June 05, 2008
SIUC will play key role in assisting Afghan farmers
CARBONDALE, Ill. -- Afghanistan's farmers, struggling to grow crops with very little water, will get some help over the next three years from Southern Illinois University Carbondale and three other American universities.
Supported by a $20 million federal grant, agriculture faculty from SIUC, Colorado State University, New Mexico State University and the University of Illinois at Urbana-Champaign will work with their counterparts at four regional Afghan universities and with government ministries and other agencies on a project called Afghanistan Water, Agriculture and Technology Transfer, or AWATT.
The project focuses on developing a national water management plan, determining the best means of increasing the country’s ability to grow crops, fostering agricultural research and outreach, and designing policy changes related to access and use of land and water.
While New Mexico State faculty will administer the grant, SIUC’s team plays a key role.
“We and UIUC are the two universities with people who have actually been on the ground in Afghanistan, so we bring an important in-country perspective,” said John S. Russin, associate dean of SIUC’s College of Agricultural Sciences and one of the University’s Afghanistan “veterans.”
“We have had a number of ongoing and completed projects there over the last five to six years, we have worked with several international agencies, we have Memorandums of Understanding (cooperative agreements) with most of the major regional universities and have worked with their faculties in a number of capacities.”
Work will begin at Balkh University in the northern city of Mazar-e-Sharif and at Nangarhar University in the eastern city of Jalalabad, later moving to Herat University in the western city of Herat and Kandahar University in the southern city of the same name.
“The U.S. Agency for International Development (the granting organization) wanted to focus outside Kabul,” said SIUC’s Oval Myers, who has worked in Afghanistan for more than five years.
“We have agreements with all of these universities except for Kandahar. Our contribution will be in working with them and other agencies to determine how best they can utilize the resources they have to improve their water conditions.”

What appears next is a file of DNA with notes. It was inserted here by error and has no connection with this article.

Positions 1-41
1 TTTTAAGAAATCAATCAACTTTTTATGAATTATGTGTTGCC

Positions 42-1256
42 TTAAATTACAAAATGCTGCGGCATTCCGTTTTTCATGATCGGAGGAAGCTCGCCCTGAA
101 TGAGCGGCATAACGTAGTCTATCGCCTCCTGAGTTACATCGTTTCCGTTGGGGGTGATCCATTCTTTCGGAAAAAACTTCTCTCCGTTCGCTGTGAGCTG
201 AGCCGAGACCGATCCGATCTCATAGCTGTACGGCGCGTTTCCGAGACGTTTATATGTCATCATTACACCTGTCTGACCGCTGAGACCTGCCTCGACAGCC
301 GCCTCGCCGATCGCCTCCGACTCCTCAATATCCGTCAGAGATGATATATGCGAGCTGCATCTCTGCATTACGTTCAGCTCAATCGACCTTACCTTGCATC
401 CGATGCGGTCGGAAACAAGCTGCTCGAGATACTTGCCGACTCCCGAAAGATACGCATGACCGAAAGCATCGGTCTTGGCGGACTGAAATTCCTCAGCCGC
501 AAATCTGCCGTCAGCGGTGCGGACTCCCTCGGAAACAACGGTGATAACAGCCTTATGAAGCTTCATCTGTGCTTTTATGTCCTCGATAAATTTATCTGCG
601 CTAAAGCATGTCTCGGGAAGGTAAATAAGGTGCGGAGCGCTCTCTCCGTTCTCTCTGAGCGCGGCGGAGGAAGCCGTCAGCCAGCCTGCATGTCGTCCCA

Even before its series of wars destroyed so much of Afghanistan’s water-related infrastructure, water was scarce there. In recent years, rainfall -- never generous -- has grown more meager. Watersheds are drying up earlier; forests, which play a role in staving off drought, are being cut down. At the same time, Afghanistan’s population is growing and its economy is beginning to rebound, placing increasing demands on an already scanty resource.
“Better use of existing water is critical,” Myers said.
SIUC’s 12 team members will take on a major part of the project’s training and outreach portions.
“Our strength will be in interfacing with the end users of the appropriate technologies to help integrate them into both the university communities and into the daily lives of the farmers,” Russin said.
“We’re looking at very practical solutions for how to make money and grow food with limited water.”
Workshops will focus on such topics as irrigation, pest and weed management, mulching, soil conservation, use of local plant and seed varieties, use of vegetation to protect rivers and watersheds, storage methods, credit, co-operatives, natural resource management and household reforestation. Research and demonstration plots are also part of the mix.
“I think this could be the most sustainable of our on-the-ground activities,” Myers said.
In addition, the AWATT project includes development of a watershed model, which will provide the data needed for recommendations on policy changes regarding water use and agricultural production while taking into account local customs, traditions and Islamic values.
“That could be helpful for years,” Myers said.